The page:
In general, an employer and an employee are free to agree on the cost-saving measures offered by the employer. Employers are not allowed to unilaterally implement cost-saving measures without a clear contractual right to do so. The employer must also ensure that the employee consents to the measures and voluntarily adopts them before implementation, or the employer may potentially face claims for breach of contract, constructive dismissal and unlawful deduction from wages.

2) How can an employer carry out the implementation of the cost-saving measures without breaching the employment contracts with the employees?

An employer may set out an employee’s amended employment terms pursuant to the implementation of cost-saving measures in an additional offer letter to the employee. The supplemental offer letter should expressly set out that it supplements and/or varies the current employment contract with the employee. In cases where the cost-saving measures affect many employees across the board, the employer may opt instead to issue a standard supplemental letter to the affected employees for practical concerns. Given the current unprecedented circumstances, we recommend employers to seek legal advice on what an offer letter should contain in order to ensure that the employer’s interests are protected in the best possible way.

3) How can employers encourage employees to adopt any of the cost-saving measures?

To encourage employees to agree to the proposed measures, an employer may consider communicating to the employees (for example, by issuing a public announcement) that the proposed measures are company-wide schemes to save jobs and reduce the likelihood of having to retrench employees, and assuring employees that the schemes are offered to all or most employees with no intention to discriminate against any group(s) of employees. Senior management should lead by example, by accepting cost-saving measures earlier and/or bigger pay cuts. An employer may also approach this issue by providing assurances that employees will be assured of their position under the original employment contract terms.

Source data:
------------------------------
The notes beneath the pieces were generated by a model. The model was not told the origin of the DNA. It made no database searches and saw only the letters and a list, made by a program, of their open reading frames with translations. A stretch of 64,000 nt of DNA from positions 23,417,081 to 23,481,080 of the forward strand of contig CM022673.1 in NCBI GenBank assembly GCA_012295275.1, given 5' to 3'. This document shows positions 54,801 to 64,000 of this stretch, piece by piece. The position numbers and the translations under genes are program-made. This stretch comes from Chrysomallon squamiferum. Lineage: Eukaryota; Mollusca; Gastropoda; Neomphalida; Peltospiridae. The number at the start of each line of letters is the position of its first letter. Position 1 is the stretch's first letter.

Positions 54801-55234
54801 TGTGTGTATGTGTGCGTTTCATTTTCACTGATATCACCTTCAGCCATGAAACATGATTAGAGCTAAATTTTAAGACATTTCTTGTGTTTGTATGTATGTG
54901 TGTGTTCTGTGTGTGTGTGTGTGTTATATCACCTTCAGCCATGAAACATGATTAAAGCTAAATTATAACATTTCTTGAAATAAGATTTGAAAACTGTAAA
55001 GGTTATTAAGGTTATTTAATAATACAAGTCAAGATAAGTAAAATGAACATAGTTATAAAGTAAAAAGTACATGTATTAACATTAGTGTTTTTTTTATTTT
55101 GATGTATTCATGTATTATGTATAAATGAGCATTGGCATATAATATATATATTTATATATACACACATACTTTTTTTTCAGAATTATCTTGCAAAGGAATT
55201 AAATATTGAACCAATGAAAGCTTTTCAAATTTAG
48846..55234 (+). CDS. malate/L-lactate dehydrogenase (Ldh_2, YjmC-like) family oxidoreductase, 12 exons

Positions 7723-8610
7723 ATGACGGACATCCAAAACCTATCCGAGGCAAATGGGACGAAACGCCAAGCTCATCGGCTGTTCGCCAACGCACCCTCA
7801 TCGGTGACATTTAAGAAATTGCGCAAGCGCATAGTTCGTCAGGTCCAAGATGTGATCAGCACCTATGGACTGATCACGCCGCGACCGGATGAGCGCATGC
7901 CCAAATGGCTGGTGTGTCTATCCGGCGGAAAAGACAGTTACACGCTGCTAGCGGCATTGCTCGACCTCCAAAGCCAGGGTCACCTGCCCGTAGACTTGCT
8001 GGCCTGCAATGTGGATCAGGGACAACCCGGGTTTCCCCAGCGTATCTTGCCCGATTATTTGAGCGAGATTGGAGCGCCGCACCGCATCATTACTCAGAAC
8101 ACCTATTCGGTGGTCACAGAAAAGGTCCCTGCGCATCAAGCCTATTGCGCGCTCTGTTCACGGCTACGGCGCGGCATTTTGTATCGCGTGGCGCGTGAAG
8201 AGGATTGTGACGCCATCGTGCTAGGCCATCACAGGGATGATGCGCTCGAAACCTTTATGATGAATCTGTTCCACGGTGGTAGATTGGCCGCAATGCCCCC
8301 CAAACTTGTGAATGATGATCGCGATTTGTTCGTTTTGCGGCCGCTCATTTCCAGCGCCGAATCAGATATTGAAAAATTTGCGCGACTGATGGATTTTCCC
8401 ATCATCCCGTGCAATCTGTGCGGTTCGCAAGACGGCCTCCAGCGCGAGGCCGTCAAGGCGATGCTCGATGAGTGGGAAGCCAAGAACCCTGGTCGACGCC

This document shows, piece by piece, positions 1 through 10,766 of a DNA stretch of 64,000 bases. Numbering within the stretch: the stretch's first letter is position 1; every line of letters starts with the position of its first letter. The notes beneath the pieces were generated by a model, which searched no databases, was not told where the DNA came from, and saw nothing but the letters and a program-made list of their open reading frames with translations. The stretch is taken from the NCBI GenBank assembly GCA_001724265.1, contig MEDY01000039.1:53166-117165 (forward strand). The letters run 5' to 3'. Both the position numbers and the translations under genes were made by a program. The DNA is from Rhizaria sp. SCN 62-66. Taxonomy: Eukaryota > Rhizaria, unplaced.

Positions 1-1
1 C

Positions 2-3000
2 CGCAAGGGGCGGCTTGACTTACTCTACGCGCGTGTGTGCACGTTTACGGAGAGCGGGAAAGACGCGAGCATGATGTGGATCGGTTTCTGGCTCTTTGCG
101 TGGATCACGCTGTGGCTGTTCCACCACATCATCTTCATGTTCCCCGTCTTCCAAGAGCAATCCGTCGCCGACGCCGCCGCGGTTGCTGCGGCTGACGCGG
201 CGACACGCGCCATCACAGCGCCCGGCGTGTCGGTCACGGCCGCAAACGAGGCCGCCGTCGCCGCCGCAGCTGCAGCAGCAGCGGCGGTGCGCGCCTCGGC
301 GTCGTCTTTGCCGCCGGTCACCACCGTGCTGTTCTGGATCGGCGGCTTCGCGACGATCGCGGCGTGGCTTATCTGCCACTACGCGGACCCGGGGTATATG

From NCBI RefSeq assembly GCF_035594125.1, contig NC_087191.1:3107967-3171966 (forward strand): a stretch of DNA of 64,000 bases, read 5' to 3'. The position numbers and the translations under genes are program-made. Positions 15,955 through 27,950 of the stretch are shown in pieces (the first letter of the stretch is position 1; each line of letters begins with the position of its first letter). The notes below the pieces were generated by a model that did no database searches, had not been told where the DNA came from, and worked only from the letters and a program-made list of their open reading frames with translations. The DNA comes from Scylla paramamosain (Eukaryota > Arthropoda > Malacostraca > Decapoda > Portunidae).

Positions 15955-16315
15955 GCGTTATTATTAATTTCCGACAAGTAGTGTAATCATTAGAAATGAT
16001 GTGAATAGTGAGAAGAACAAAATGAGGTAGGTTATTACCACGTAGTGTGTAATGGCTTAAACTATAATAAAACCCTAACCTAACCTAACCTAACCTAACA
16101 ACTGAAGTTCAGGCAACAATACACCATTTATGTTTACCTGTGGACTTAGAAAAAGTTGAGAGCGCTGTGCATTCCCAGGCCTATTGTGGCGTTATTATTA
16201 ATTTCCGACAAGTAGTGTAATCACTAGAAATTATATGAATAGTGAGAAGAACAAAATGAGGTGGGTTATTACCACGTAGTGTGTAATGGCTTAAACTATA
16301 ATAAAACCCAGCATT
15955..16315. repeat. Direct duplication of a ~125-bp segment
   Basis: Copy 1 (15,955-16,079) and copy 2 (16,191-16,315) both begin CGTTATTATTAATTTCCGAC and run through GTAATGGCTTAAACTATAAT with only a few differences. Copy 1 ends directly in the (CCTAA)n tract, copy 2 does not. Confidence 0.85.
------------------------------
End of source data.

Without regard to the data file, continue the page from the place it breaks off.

That said, any impression that employees were forced or under any pressure whatsoever to agree to the proposed measures should be avoided at all costs.

4) Are there any legal requirements and restrictions which employers must take note of before deploying the cost-saving measures?

We highlight the legal requirements which employer need to comply with if any of the following measures are implemented:

· Reduction in work week

An employer may implement this as long as the reduction does not exceed 3 days in a week. A reduction of 3 days should only be implemented if the company’s performance is severely affected. Any reduction in work week must not last for more than 3 months, subject to review. Employees should not be asked to take more than 50% of their earned annual leave, and employers should pay the affected employees no less than 50% of their wage on the day(s) when the employees are not working.

· Temporary lay-offs

Any layoff period implemented must not last for more than one month, subject to review. Employees should not be asked to take more than 50% of their earned annual leave, and employers should pay the affected employees no less than 50% of their wage during the layoff period.

· Reduction in salary

From 12 March 2020 onwards, employers that are currently employing at least 10 employees and are registered in Singapore must notify MOM if they implement any cost-saving measures that affect/reduce the employees’ salaries. This does not include any adjustments to discretionary salary payments (e.g. salary increments and bonuses). Notification must be done within 1 week after implementing the cost-saving measures via an online form accessible here:!/5e609fc6835c4b0016dc47e8

For employers that are seeking to adjust the salaries of foreign employees, they would have to first seek approval from the Controller of Work Passes before proceeding with any adjustment decisions via an online form accessible here:!/5e69023cbce24a00118eb252

D. Conclusion

Complex legal and operational issues arising from the COVID-19 emergency are only just emerging. Employers need to be taking steps now to prepare for disruptions to their workforce and business-as-usual environment. We would recommend employers to take note of the suggestions above, and seek legal advice at an early stage to ensure that any responses adopted do not create additional sources of legal exposure.